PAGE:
Linear Versus Web-Style Layout of Computer Tutorials for Medical Student Learning of Radiograph Interpretation

Pusic, Martin; LeBlanc, Vicki; Miller, Steven

Rationale and Objective:We sought to determine which is more effective in increasing skill in radiograph interpretation: a linear (PowerPoint-style) computer tutorial that locks the student into a fixed path through the material or a branched (Web-style) version that allows random access. Materials and Methods: We prepared a computer tutorial for learning how to interpret cervical spine radiographs. The tutorial has 66 screens including radiographs or graphics on almost every page and five unknown radiographs for the student to interpret. One version (linear) presents the material in a linear sequence with the unknown radiographs heading up "chapters" detailing an important aspect of the task. In the second (branched) version, the same 66 screens were accessed through hyperlinks in a frame beside the unknown radiographs. One hundred thirty-nine medical students at two sites participated in a randomized single-blinded controlled experiment. They interpreted cervical spine images as a pretest and then completed one of the two tutorial versions. Afterward, they did the same examination as a post-test. Results:The tutorial was successful, in both layouts, in improving the subjects' ability to interpret cervical spine radiograph images (effect size 2.1; 95% confidence interval 1.7-2.5). However, the layout did not make a difference to their gain in ability. Students in the linear group completed the tutorial in 17% less time (P < .001) but were slightly less likely to rate the tutorial as "valuable." Conclusion:For these novice learners, computer tutorial layout does not affect knowledge gain. Students may be more satisfied with the linear layout, but in time-pressured situations, the Web-style layout may be preferable because it is more efficient.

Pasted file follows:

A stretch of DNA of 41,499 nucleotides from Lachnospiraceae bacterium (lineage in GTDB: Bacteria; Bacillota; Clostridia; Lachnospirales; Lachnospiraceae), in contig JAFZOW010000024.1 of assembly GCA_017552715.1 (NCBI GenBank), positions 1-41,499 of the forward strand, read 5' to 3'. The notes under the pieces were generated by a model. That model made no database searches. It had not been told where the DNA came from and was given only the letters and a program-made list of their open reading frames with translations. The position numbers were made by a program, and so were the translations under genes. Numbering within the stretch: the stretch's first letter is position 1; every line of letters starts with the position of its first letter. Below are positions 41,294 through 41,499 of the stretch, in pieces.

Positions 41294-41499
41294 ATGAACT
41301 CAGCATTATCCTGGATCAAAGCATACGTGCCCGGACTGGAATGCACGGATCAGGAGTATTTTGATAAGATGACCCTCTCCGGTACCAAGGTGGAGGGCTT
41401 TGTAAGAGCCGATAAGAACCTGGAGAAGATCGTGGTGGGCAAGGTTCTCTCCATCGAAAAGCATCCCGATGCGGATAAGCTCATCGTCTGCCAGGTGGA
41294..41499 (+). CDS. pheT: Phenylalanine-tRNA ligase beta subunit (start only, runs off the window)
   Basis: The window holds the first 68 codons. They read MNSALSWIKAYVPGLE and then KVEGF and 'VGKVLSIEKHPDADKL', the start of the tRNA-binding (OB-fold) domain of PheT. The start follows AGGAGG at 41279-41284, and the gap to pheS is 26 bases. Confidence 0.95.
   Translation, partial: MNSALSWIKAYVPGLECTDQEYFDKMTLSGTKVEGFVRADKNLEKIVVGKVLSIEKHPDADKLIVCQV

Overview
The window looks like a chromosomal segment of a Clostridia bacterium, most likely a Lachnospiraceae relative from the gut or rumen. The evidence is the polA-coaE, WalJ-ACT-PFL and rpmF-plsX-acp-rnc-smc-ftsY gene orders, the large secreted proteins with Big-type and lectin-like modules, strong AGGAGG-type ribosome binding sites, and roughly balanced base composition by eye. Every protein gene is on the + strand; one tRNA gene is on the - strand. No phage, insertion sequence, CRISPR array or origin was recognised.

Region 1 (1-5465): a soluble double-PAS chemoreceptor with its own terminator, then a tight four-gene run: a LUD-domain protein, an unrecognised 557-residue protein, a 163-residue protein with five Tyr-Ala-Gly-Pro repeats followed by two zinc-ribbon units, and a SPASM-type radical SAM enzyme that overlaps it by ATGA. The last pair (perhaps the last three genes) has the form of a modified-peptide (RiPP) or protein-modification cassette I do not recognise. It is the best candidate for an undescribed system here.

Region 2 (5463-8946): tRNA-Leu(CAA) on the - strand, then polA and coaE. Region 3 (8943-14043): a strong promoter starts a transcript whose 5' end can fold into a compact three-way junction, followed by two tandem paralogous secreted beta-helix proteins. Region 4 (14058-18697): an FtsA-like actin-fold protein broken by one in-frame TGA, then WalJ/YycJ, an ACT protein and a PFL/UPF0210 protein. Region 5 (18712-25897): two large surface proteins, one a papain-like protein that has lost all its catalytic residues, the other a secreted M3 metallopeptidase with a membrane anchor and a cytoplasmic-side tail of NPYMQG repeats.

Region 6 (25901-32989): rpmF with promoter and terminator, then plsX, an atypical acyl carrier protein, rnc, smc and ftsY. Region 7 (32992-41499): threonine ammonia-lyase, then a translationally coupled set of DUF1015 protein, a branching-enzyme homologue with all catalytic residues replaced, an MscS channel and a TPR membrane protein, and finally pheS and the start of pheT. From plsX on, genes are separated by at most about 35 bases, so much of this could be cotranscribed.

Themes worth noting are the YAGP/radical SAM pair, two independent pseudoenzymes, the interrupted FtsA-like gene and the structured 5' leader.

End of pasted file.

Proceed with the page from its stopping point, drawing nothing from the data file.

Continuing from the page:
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Academic Radiology

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March 13, 2013